7 strategies to banish the dreaded PMS

7 strategies to banish the dreaded PMS

75% of women say they experience some form of PMS symptoms in their life, of which, ​​5% of women of reproductive age get a more severe form of PMS, called premenstrual dysphoric disorder (PMDD).

Premenstrual syndrome (PMS) is widely accepted as a medical reality, the symptoms of which are numerous including; headaches, mood swings, tearfulness, bloating, breast tenderness, acne, fatigue and cramping. In addition to these physical symptoms, PMS is linked to negative moods including depression/sadness, anxiety and irritability.

Your menstrual cycle is a powerful indicator of health and your body’s way of letting you know if there’s something just not right! The same goes for PMS, if you are experiencing intense symptoms every month, your body is trying to let you know that something isn’t right and it needs some extra support!

While PMS symptoms are extremely common, it is not normal and you should not just accept that ‘it’s part of being a woman’ as there are lots of things you can do to support yourself. I work with women every day who are looking to reduce their PMS symptoms and the results we achieve are amazing and significantly improve the quality of life for so many women – the same can be true for you!

Firstly, it is helpful to understand what is causing PMS ..

In essence, it is due to the fluctuations in your hormones in the week (longer for some women) leading up to your period.

For females, estrogen and progesterone are the two predominant hormones (alsonside LH, FSH and testosterone) that fluctuate over the course of the menstrual cycle and ultimately determine why you feel completely different on day 4 of your cycle compared to day 14! I have a full blog on the different phases of the menstrual cycle here if you would like to get all the details.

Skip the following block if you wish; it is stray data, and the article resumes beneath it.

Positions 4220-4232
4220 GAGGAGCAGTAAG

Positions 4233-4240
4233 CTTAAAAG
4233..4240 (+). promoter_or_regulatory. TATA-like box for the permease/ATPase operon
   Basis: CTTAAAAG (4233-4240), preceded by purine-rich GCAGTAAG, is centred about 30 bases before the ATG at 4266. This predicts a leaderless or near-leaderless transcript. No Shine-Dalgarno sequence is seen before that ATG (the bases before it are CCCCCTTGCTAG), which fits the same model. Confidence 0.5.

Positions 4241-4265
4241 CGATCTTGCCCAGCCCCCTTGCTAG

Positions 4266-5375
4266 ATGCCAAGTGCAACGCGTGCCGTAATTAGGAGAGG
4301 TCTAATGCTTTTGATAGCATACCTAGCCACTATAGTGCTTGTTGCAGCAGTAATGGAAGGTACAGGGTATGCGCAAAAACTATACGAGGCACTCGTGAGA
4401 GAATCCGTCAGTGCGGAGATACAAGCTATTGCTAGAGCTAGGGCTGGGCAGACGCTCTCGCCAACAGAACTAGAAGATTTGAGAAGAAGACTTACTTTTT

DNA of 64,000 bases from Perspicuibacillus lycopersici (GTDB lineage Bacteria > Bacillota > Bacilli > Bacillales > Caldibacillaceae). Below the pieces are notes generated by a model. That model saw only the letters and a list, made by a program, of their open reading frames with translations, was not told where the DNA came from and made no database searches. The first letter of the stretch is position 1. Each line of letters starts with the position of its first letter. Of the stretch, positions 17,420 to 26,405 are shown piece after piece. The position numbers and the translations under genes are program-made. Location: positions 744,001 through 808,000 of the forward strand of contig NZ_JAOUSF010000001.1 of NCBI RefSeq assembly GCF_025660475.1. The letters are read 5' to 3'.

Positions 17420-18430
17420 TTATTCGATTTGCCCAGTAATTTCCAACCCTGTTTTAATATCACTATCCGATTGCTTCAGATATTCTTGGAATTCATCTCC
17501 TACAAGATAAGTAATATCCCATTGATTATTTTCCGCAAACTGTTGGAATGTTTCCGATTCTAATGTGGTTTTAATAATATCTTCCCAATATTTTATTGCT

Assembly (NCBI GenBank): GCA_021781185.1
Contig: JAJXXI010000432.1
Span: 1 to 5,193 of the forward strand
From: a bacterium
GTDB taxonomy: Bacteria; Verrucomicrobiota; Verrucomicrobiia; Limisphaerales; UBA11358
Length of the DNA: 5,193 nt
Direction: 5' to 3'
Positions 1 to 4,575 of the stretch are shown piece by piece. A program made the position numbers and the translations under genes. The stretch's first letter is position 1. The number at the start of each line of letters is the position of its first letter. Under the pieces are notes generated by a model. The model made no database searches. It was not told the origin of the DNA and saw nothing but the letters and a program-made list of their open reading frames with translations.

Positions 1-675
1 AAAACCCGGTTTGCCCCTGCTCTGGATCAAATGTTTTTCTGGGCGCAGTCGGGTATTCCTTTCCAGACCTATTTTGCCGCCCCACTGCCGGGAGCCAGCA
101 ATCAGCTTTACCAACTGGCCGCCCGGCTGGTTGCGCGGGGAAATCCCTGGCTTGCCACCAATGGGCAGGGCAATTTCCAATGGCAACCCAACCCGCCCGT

Fluctuations in serotonin, a brain chemical (neurotransmitter) is also thought to play a role in triggering PMS symptoms. Insufficient amounts of serotonin may contribute to premenstrual depression, as well as to fatigue, food cravings and sleep problems.

Research has also shown that various other factors such as high carbohydrates, fat, lack of calcium, vitamins and minerals, psychological factors (stress, depression, and anxiety), genetics, and lifestyle (alcohol consumption, smoking, lack of exercise, and eating habits) in addition to oxidative stress and inflammation are related with the incidence of PMS.

What you can do to soothe your PMS symptoms?

  • Take up to 4000mg of magnesium glycinate daily

Magnesium is a natural muscle relaxant which can help soothe uterine contractions (cramps). Many of us do not get enough magnesium from the diet and it can also be depleted by stress. Magnesium is a miracle mineral for hormones as it calms the nervous system, it is often referred to as ‘nature’s tranquilliser’ due to its soothing properties. 

  • Supplement with vitamin B6